IBM’s CEO Thomas J. Watson, passed away in 1956, at the age of 82, leaving the helm of the company in the hands of his eldest son Thomas J. Watson, Jr.. Thomas Watson Jr. became the CEO of IBM in 1952. During this time the company was under considerable change and duress, due to the rapidly evolving technology of the time. Within a few years, new inventions like disk drives, magnetic storage, and electronic computers had been made available. The market was not steady and new competitors were mushrooming. It was in short a ‘make or break’ period and Watson and his executives were under tremendous stress.
Watson, Jr. countered the problem by a series of structural and organizational changes. He established a modern management hierarchy, which would enable him to manage more efficiently. He organized a number of unrecorded IBM practices into formal policies and procedures. Notable among these have been some such as IBM’s Open Door, Speak Up, and Three Basic Beliefs. He is also credited for the company’s first equal opportunity policy which was sanctioned in 1953, eleven years before the Civil Rights Act and a year before the result of the Brown versus Board of Education case which was being played out in the US Supreme Court.
Watson, Jr. noticed that IBM’s corporate design was not up to the mark. During the mid-1950s he brought on board Edward Noyes to redesign IBM’s corporate Design Program. Along with a group of popular designers, artists and architects Noyes helped design products, graphics, structures and more for the next twenty years. In 1954, another significant achievement took place in IBM, in the Poughkeepsie office of New York. Arthur L. Samuel, an employer of IBM pioneered into the field of artificial intelligence with a game of checkers which ran on IBM 704, and could learn from its own experience. It is likely to be the first ever self-learning program.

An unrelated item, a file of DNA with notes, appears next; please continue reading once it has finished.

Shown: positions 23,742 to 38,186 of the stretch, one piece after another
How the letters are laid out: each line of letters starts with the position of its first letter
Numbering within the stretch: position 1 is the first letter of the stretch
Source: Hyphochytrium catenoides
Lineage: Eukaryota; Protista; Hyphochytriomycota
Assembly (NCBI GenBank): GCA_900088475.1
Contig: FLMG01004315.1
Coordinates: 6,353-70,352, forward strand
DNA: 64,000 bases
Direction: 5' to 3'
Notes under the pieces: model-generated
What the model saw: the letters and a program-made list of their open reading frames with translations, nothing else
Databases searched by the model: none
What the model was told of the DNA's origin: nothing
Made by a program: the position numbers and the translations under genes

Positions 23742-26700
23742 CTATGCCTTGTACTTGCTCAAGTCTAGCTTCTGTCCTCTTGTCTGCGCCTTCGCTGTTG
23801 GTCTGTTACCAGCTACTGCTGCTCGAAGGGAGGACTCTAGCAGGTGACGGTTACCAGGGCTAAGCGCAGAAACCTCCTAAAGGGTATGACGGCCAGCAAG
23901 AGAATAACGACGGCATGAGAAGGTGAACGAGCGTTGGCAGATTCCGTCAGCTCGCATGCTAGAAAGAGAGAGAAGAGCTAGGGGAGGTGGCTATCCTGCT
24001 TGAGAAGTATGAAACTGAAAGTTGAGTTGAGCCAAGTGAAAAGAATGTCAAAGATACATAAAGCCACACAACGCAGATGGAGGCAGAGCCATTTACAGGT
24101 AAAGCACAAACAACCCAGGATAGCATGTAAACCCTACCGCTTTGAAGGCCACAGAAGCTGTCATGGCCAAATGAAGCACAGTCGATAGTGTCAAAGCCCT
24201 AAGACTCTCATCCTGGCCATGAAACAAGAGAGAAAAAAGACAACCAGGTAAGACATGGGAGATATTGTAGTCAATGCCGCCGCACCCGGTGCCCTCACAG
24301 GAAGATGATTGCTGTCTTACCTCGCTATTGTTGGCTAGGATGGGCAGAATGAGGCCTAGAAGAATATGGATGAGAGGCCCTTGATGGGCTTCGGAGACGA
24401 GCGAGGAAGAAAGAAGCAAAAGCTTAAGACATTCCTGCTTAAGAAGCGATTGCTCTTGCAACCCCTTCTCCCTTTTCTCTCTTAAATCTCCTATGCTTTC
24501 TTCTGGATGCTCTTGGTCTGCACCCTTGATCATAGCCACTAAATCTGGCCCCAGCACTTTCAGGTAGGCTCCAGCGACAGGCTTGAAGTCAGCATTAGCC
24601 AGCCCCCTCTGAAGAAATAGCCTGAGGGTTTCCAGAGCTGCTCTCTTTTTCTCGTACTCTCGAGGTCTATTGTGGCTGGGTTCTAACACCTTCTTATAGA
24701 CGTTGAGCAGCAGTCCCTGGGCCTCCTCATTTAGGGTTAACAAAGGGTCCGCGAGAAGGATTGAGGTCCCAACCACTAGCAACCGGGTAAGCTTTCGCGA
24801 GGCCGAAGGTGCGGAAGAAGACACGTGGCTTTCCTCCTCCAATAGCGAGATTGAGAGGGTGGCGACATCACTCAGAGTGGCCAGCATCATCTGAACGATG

Watson, Jr. also collaborated with the government of the United States to develop a number of digital innovations. During the cold war the government realised the importance of digital advancements in computing , spawning a number of projects driven by the Department of Defence. The most important project during that period was the SAGE interceptor early detection air defense system. IBM began a collaboration with Lincoln Laboratories, MIT in 1952, to design an air defence computer. Although the two institutions had a number of disagreements, they were able to finalise the design in 1953. Shortly, IBM won the contract to produce two prototypes.
In 1954, IBM became the primary contractor for computer hardware, for the SAGE air defence system of the United Air Force. In order to begin working on such a large-scale communication system, IBM was granted the help of the Massachusetts Institute of Technology. The Institute provided them access to valuable research and the first real-time digital computer. IBM procured access to a number of pioneering advancements like real-time operating systems, magnetic core memory, integrated video display, light guns, analog and digital conversion methods, duplexing and digital data transmission, algebraic computer languages, multiprocessing and more. As part of the SAGE project IBM manufactured 56 computers, each costing 30 million USD each. It was one of IBM’s biggest project and involved about 20% of its workforce at its best. The project was in existence until 1984.